In 1983 Dr. Roland Summit formulated a theory about how sexually abused children view their abuse and attempt to cope with it. He appropriately called this the “Child Sexual Abuse Accommodation Syndrome.”
- Secrecy: The child is tricked into thinking that s/he holds the key to keeping the family together as long as s/he keeps the secret. S/he doesn’t tell anyone about these awful things that are being done to him/her, even though it is dangerous because s/he is scared to death. The message s/he gets is everything will be all right as long as s/he doesn’t say anything. Most children, like I did, thus learn to keep our mouths shut.
- Helplessness: Since a child finds the loss of love or losing the connection to his/her family more frightening than a threat of violence, s/he is coerced once again to remain silent. The same rationale that was once applied to adult rape victims can also be applied to child abuse victims. Unless they forcibly resist, cry out for help or try to escape, people tend to believe the behavior is consensual. In reality, a small child or animal, will either try to hide or will pretend like they are asleep – both of which I did. This adds to the belief of total helplessness.
- Entrapment and Accommodation: When a child is continually victimized, s/he tries to figure out how to accept the situation and survive. A child can’t reconcile the fact that the people who are supposed to love him/her and take care of him/her are also the ones who are neglecting and sexually abusing them. The only logical conclusion s/he can draw is that it is his/her fault and by being good, s/he will earn his/her abuser’s love. At times, like I did, a child will turn to imaginary companions for reassurance. A child, like I did, may dissociate from her body to not feel the pain because it is too overwhelming.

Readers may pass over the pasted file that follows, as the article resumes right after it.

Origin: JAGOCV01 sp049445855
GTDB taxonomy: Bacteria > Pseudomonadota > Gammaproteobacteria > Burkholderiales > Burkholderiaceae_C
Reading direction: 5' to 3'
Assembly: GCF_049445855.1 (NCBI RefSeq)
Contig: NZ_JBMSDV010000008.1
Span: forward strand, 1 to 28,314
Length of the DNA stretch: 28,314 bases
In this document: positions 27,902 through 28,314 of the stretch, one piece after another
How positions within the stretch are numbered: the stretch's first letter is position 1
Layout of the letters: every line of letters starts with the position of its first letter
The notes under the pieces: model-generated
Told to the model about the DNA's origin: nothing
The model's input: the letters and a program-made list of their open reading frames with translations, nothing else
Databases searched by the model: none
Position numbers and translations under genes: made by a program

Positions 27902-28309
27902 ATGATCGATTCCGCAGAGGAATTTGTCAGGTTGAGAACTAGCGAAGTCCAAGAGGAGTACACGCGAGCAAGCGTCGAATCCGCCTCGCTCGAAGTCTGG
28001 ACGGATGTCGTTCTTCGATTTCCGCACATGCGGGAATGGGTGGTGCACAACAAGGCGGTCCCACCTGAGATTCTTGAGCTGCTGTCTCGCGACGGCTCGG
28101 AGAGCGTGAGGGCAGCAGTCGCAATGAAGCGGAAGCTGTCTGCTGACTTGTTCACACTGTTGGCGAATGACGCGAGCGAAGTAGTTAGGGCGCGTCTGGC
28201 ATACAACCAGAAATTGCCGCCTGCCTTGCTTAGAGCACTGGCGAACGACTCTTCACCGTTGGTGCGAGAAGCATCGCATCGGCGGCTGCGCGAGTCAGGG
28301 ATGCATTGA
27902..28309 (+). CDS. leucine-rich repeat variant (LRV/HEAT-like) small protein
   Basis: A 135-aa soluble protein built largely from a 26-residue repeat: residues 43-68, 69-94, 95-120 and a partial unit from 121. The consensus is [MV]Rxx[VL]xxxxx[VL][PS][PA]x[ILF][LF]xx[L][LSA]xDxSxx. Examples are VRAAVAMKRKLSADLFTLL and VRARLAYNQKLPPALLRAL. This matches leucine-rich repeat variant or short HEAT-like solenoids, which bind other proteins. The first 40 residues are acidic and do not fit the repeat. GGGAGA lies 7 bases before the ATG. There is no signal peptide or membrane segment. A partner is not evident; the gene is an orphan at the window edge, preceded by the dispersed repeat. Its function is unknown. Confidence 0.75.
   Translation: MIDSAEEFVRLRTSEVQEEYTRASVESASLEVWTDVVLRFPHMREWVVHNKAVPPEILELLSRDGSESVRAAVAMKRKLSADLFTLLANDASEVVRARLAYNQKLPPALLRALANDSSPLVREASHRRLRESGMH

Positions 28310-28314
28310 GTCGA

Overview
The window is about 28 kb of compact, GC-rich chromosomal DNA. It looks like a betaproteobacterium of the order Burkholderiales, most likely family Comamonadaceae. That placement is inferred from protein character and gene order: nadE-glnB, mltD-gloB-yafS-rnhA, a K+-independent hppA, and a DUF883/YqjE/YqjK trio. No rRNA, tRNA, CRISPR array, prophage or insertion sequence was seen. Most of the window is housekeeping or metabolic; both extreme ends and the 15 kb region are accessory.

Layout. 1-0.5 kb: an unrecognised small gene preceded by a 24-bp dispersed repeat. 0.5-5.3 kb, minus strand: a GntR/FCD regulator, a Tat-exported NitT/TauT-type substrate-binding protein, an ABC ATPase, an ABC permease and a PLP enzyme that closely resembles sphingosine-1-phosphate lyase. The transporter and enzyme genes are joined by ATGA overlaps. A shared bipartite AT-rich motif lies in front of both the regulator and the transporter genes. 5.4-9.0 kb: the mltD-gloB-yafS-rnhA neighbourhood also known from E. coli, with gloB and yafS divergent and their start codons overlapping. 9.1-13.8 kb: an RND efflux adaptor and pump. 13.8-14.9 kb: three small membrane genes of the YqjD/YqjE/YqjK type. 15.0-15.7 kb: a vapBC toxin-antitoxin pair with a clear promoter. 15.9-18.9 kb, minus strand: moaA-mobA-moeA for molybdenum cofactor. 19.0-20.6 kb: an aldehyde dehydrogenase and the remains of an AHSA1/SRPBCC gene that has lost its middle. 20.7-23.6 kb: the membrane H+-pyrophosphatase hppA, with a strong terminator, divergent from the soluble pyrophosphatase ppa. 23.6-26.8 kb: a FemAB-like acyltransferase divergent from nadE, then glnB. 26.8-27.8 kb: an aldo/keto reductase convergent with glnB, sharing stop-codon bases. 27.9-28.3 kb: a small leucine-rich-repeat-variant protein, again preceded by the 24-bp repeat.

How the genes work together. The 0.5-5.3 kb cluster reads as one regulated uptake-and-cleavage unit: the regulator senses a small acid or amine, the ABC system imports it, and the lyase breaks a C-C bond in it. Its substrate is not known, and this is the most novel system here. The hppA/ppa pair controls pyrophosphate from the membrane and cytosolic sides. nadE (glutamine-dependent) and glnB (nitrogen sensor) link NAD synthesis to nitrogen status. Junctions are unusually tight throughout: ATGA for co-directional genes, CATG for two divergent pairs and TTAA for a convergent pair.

- Delayed, Conflicted and Unconvincing Disclosure: A child abuse victim usually does not divulge they are being sexually abused while still a child. When he/she becomes an independent teenager and tell others about the abuse, they risk not being believed by family members, humiliated or punished. If they are a troubled youth or an outstanding student, like I was, it makes it even harder to convince others of their abuse. And without corroborating testimony, the child will usually be disbelieved over an outwardly appearing respectable adult.
- Retraction: A child who angrily discloses the abuse carries a lot of guilt about possibly destroying the family, so at times they retract what they have said. Once again, the responsibility of protecting the family is placed on the child instead of the adults.
Imagine how I felt when, as an adult, I learned about the Child Sexual Abuse Accommodation Syndrome. It explained all the guilt, self-hate, and blame I had carried around all those years that somehow as a defenseless child, I should have been able to figure everything out by myself and do something about it.
I had gotten so much invalidating feedback as an infant and throughout my childhood about my self-worth and abilities that by the time I started my teenage years, I was emotionally and psychologically crippled. I couldn’t accurately label my feelings nor could I trust my own thought processes or make valid interpretations about what was happening to me or around me. I had unconsciously internalized my parent’s negative conditioning to the point where I had learned to invalidate myself.
1 Summit, R. C. The Child Sexual Abuse Accommodation Syndrome, Child Abuse and Neglect 1983; (7): 177-192